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May 2012: Manny Pacquiao vs. Juan Manuel Marquez
It lands on Bob Arum, Manny Pacquiao and Juan Manuel Marquez to make right what two out of three incompetent judges got very wrong on Saturday night.
Heading into Pacquiao vs. Marquez III, few expected to see what would ultimately ended up happening. Pacquiao was regarded as a heavy favorite by every odds maker, pundit and fan in the land, and most conversations revolved around when not if the Filipino champion would be able to knock out his opponent.
That’s why matches aren’t fought on paper.
Showing the heart of a lion, Marquez legitimately dominated for large portions of his third match-up against Pacquiao, easily making the case for himself having potentially won nearly every round up until the 10th. At that point, as he typically has throughout his career, Pacquiao dug deep and found a way to close out the fight strong.
Pacquiao clearly won both the 10th and 11th rounds, and the case could be made that he also won the 12th, even thought that one is sort of open to debate.
No matter how you scored the end of that bout, though, it was clear that -- by virtue of his strong beginning -- Marquez had earned at the very least a draw. At the very least.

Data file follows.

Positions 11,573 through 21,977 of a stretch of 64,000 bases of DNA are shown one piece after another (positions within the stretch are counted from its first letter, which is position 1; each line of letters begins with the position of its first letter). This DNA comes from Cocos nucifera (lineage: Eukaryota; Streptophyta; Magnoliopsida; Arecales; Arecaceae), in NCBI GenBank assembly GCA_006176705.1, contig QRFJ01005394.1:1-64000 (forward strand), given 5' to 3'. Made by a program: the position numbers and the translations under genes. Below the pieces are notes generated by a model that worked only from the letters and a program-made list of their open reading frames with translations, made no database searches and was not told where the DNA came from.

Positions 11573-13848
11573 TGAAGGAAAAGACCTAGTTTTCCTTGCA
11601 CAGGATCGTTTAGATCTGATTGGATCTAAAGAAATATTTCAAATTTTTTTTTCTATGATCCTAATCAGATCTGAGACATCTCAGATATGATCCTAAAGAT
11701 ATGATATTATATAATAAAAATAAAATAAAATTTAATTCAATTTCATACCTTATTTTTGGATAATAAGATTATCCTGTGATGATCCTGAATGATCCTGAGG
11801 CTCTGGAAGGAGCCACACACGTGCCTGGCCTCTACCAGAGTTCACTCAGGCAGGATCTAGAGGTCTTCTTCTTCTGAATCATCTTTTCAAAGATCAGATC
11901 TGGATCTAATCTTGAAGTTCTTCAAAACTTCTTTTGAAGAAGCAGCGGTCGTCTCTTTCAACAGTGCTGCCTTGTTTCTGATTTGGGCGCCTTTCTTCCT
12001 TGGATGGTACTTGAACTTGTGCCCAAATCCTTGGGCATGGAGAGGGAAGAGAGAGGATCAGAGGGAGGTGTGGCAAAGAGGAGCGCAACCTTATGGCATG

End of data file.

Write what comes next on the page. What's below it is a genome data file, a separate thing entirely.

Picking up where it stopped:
Except, that's not what happened.
When it was all said and done, Glenn Trowbridge had it 116-112. Dave Moretti had it 115-113 and Robert Hoyle had it 114-114.
Two out of three judges deemed Pacquiao the winner.
Understandably, Marquez left the ring in disgust upon the announcement, and fans responded angrily by throwing various foods and drinks towards the ring. The reaction was not lost on Pacquiao and Arum.
“It was a great, great fight. I had Manny, but it was close, so why not bring them together again in May? It makes a lot of sense to do that,” Arum told Kevin Iole of Yahoo! Sports after the match.
Pacquiao was similarly agreeable to the prospect of a rematch.
“I feel I won the fight. It was close but I won. The headbutts hurt me. Yes I want to give him a rematch,” he said afterward.
During his post-fight news conference, Marquez seemed oddly detached from what had transpired. Even though the opportunity to avenge what was clearly a horribly-called loss was seemingly within grasp, he admitted that he was mulling retirement. He seemed crushed that after such a lengthy and storied career, he still couldn’t command enough respect from the judges to garner a fair call.
You have to chalk that up to emotions going haywire following a big match, though. Marquez is a warrior, always has been, always will be. It’s hard to envision him walking away from a big pay day and the opportunity to prove, once and for all, that he is better than his biggest rival.
Sorry, Floyd Mayweather – you’ll have to wait your turn for a ticket to the big dance. Marquez earned his big money fight.
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